CONDUCT was an exploratory study designed to have sufficient statistical power to demonstrate a difference between the groups for the primary endpoint: clinical remission at week 6. The study was not designed to have statistical power to detect differences in the secondary endpoints. With that said, we saw a statistically significant effect in the highest dose group in many clinically relevant secondary endpoints. With more patients in phase III, it will be possible to better study the effect of cobitolimod in the secondary endpoints.
The CONDUCT study demonstrated that the highest dose, 2x250mg cobitolimod, was the most effective. The lower doses did not show a statistically significant difference compared with placebo for the primary endpoint. For some of the secondary endpoints, we could observe a significant effect in the lower doses, for example in the quality-of-life measurement IBDQ and the biomarker calprotectin. However, it is apparent from the overall results that the highest dose, 2×250 mg, shows most promise to proceed with in phase III. It is possible that a high dose is required in the beginning of the treatment to obtain control over the inflammation and to get the patients into remission, which is in line with studies of other drugs for treating ulcerative colitis. It could be the case that with 250mg a threshold is reached where enough receptors are activated to produce an immunomodulatory effect and reduce the inflammation, a threshold that cannot be reached through repeated administrations of lower doses.
The CONDUCT study once again confirmed the excellent safety profile seen in previous studies with cobitolimod. Side effects will always be reported in a clinical trial because patients are required to report everything that takes place during the trial’s course, for example getting a cold or spraining an ankle. In the CONDUCT study, few side effects were reported and there was no difference between the groups receiving cobitolimod and the group receiving placebo.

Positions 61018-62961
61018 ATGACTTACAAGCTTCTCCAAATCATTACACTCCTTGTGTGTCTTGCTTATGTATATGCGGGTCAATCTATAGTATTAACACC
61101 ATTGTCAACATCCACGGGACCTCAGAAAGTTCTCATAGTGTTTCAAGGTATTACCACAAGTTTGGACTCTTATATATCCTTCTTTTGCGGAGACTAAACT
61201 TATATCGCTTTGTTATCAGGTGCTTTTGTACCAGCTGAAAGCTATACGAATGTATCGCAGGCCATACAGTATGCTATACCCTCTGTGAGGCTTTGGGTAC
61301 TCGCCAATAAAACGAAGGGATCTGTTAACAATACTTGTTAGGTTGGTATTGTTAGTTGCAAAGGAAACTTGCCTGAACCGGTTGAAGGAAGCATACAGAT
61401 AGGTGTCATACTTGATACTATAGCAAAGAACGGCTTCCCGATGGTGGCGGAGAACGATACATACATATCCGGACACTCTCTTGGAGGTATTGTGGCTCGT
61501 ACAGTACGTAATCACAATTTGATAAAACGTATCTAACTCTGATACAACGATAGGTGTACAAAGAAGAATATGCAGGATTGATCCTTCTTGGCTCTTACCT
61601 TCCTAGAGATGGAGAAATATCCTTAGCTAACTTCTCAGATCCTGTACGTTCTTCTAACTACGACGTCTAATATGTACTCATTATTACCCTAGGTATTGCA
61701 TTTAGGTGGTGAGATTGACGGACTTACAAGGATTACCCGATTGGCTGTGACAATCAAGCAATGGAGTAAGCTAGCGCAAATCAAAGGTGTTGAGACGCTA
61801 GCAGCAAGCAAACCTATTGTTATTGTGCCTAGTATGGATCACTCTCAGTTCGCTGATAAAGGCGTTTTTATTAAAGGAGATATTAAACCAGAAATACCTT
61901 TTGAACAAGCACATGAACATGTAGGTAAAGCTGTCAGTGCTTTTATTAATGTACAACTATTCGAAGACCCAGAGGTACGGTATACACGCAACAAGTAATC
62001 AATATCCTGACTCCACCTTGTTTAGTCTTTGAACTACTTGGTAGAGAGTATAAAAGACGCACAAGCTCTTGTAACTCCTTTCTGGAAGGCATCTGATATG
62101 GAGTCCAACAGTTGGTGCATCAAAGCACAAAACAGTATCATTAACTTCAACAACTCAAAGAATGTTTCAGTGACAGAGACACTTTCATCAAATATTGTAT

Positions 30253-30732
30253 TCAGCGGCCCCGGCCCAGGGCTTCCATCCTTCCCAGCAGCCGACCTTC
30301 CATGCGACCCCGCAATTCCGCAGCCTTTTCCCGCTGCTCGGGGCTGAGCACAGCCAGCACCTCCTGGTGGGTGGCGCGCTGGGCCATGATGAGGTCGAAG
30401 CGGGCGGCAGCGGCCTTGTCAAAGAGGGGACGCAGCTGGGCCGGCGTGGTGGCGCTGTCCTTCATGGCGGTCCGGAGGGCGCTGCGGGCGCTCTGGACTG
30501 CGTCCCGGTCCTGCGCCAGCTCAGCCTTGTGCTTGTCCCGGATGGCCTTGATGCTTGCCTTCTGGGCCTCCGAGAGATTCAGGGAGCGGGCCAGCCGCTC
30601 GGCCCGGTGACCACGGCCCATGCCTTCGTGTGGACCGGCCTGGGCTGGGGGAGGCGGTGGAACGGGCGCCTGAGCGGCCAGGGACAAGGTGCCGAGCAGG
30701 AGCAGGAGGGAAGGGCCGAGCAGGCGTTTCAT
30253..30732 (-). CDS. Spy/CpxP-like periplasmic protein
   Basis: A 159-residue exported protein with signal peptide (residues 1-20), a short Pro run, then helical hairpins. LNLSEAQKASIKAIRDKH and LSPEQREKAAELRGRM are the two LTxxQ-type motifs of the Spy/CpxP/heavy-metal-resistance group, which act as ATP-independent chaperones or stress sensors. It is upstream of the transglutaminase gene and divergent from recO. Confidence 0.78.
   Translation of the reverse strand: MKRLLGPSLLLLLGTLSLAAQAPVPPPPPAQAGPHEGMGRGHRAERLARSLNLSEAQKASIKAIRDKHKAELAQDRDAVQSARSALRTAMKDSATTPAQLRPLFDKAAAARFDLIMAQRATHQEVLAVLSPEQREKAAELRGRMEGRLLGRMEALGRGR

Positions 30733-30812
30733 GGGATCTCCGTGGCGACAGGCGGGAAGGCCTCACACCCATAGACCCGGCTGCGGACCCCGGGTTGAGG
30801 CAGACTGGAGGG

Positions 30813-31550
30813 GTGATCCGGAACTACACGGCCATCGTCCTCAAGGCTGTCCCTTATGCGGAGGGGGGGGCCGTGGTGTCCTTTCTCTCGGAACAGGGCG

Results from previous studies evaluating cobitolimod support the results of the CONDUCT study. We have in previous clinical trials with cobitolimod, as in the CONDUCT study, seen a clinically relevant effect in combination with an excellent safety profile. Today, we have data from five placebo-controlled clinical trials evaluating cobitolimod – a major strength.
One difference in the CONDUCT study compared with the previous COLLECT study was that in COLLECT we saw an effect of the lower dose 2x30mg (rounded down from 2×31,2mg). This could be explained by the way cobitolimod was administered, which differed between the studies. In the COLLECT study, cobitolimod was administered via colonoscopy, i.e., an examination of the colon using a tube with a camera inside. Prior to performing a colonoscopy, the colon must be cleaned of feces, mucus and blood with laxatives so that the intestinal mucosa is properly visible during the examination. This meant that the colon was “clean” when cobitolimod was administered during the COLLECT study. In addition, cobitolimod was administered through the tube higher up in the intestine, above the area of inflammation, and was then allowed to flow downwards. Because it is clinically impossible to have a product that requires repeated colonoscopies for administration, in CONDUCT cobitolimod was administered via an enema. An enema is a plastic bottle with a nozzle that is placed in the rectum. The solution inside the bottle is then injected upwards into the colon. Because no bowel cleaning occurred when cobitolimod was administered during the CONDUCT study and the dose was given further down in the colon, the uptake of cobitolimod may have been lower. This could explain why we saw a lower effect with 2x30mg of cobitolimod in the CONDUCT study, and a significant effect of the highest dose, 2x250mg.
This link will take you to The Lancet Gastroenterology & Hepatology’s homepage, where the article can be downloaded for a fee. The Lancet’s terms and conditions state that private pharmaceutical companies are not allowed to distribute the article or make it available on their website.
Yes, the CONDUCT study was presented orally at the two leading gastroenterology conferences in October 2020: United European Gastroenterology Week (UEGW) and American College of Gastroenterology (ACG) Annual Scientific Meeting. UEGW is the largest scientific meeting for gastroenterologists in Europe and the ACG Annual Scientific Meeting is the leading clinical conference for gastroenterologists in the United States. Both meetings were virtual and the presentation slides are available here.